• Support the patient to self-manage.
  • Address expectations about investigations and 'quick fix cure'.



  • Consider self-referral or referral to Physiotherapy for an exercise programme, a course of manual therapy (+/- adjuvant acupuncture as part a package of care).
  • Medium and high risk groups discuss sleep hygiene, relaxation and compliance with medication and possible need for social support.
  • High risk groups consider referral to an informed Physiotherapy Service or Interface Team or Pain Service with the skills to provide a comprehensive biopsychosocial assessment and management plan.
  • If anxious or depressed consider referral or self referral to “Let’s Talk”.


  • Do not offer X-ray of the lumbar spine for the management of non-specific low back pain.
  • Do not offer an MRI scan for non-specific low back pain unless taking the rare decision to refer for an opinion on spinal fusion.

Consider guidelines in previous section.

  • Undertake bio-psychosocial assessment / Diagnosis.
  • Advice, information promoting self-management and reassurance  ‘Hurt does not equal harm ‘.
  • Encourage early return to activity, consider community based and lifestyle programmes of exercise.
  • Encourage early return to work : consider Fit Note .
  • Offer an appropriate package of care per NICE CG88 .
  • Core treatments include: Exercise programme (often in groups) , a course of manual therapy (or rarely acupuncture as part a package of care promoting self management) .

If not responding consider referral to Interface Team.

Interface Team
  • Review previous assessment, diagnosis and management.
  • Undertake comprehensive bio-psychosocial assessment.
  • If not responding re-consider impact of symptoms on lifestyle.
  • Motivational interview/lifestyle/health and weight reduction .
  • Review conservative management   if comprehensive.
  • Reconsider psychosocial barriers to self-care (5 D’s) - Distress, Disability, Drug escalation, Dependency, Diagnostic Uncertainty.
  • Consider referral to Pain Clinic or Pain Management Program for anyone if fitting the criteria, with distress.
  • Consider if fits surgical criteria and Individual Funding Request and if appropriate refer.


  • Do not offer X-ray of the lumbar spine for the management of non-specific low back pain.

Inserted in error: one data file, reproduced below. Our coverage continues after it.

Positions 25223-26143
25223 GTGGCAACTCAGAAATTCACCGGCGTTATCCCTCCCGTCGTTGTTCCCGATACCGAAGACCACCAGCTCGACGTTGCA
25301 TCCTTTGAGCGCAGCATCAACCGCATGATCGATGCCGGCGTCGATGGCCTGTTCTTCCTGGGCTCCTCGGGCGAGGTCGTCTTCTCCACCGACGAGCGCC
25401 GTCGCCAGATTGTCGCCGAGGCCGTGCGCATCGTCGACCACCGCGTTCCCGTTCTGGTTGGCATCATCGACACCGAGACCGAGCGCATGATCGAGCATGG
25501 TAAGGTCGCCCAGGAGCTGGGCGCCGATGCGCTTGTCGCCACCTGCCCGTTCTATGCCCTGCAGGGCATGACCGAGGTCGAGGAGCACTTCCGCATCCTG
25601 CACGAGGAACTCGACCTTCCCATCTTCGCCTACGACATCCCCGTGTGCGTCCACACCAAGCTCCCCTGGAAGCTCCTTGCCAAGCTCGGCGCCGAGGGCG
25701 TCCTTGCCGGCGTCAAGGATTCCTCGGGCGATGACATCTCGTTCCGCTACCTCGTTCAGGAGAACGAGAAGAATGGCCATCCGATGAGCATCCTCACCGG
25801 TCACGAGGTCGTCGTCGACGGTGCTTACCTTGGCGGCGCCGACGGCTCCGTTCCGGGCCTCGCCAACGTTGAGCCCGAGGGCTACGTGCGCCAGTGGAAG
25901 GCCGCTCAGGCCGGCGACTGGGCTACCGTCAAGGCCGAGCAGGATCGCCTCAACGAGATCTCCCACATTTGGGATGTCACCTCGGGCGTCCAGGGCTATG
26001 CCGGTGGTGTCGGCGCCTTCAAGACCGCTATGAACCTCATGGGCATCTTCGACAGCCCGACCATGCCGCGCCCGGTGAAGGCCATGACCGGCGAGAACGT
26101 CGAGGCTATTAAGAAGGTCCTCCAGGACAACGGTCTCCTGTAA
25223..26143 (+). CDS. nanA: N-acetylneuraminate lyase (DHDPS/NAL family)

• Only offer an MRI scan for non-specific low back pain within the context of a referral for an opinion on spinal fusion.
Pain Clinic Criteria
  • Absence of Rheumatology referral criteria e.g. systemic malaise, inflammatory presentation.
  • Absence of specific cause of back pain amenable to surgical criteria.
  • Presence of significant risk factors of poor health outcomes (yellow flags).
  • Presence of psychosocial barriers to self –care (i.e. 5 Ds:- distress, disability, diagnostic uncertainty, drug escalation and dependency).
  • Strong opioids are being considered.
  • Invasive treatment not normally offered under 12 months  (NICE CG88).
Pain Clinic
  • Definitive medical diagnosis.
  • Assessment for most effective analgesic and Pain management options.
  • Invasive treatment not normally offered under 12 months  (NICE CG88).
  • Referral to Referral to Pain Self-Management Service / CBT.
Surgical Criteria

No referrals to secondary care orthopaedics for acute back pain of less than 12 months duration, unless:

  • No improvement despite 3-6 months of comprehensive conservative management in Core Physiotherapy


  • Low intensity CPP Programme (locally known as Back to Fitness) has failed


  • The patient has shown commitment to weight reduction through active participation in a weight management programme if the patient's BMI is >30


  • Review by Interface suggests patient likely to benefit from further opinion/management/surgery by an orthopaedic consultant or referral to a secondary care pain clinic.


Individual Funding Requests

Surgical treatment for non-specific low back pain is considered to be a procedure of low clinical priority and is listed on Gloucestershire CCG's Effective Clinical Commissioning Policy.  Please the attached link for details of access criteria and funding arrangements.

  • Invasive treatment not normally offered under 12 months (NICE CG88).
  • See other spinal pathways for over 12 months and specific conditions.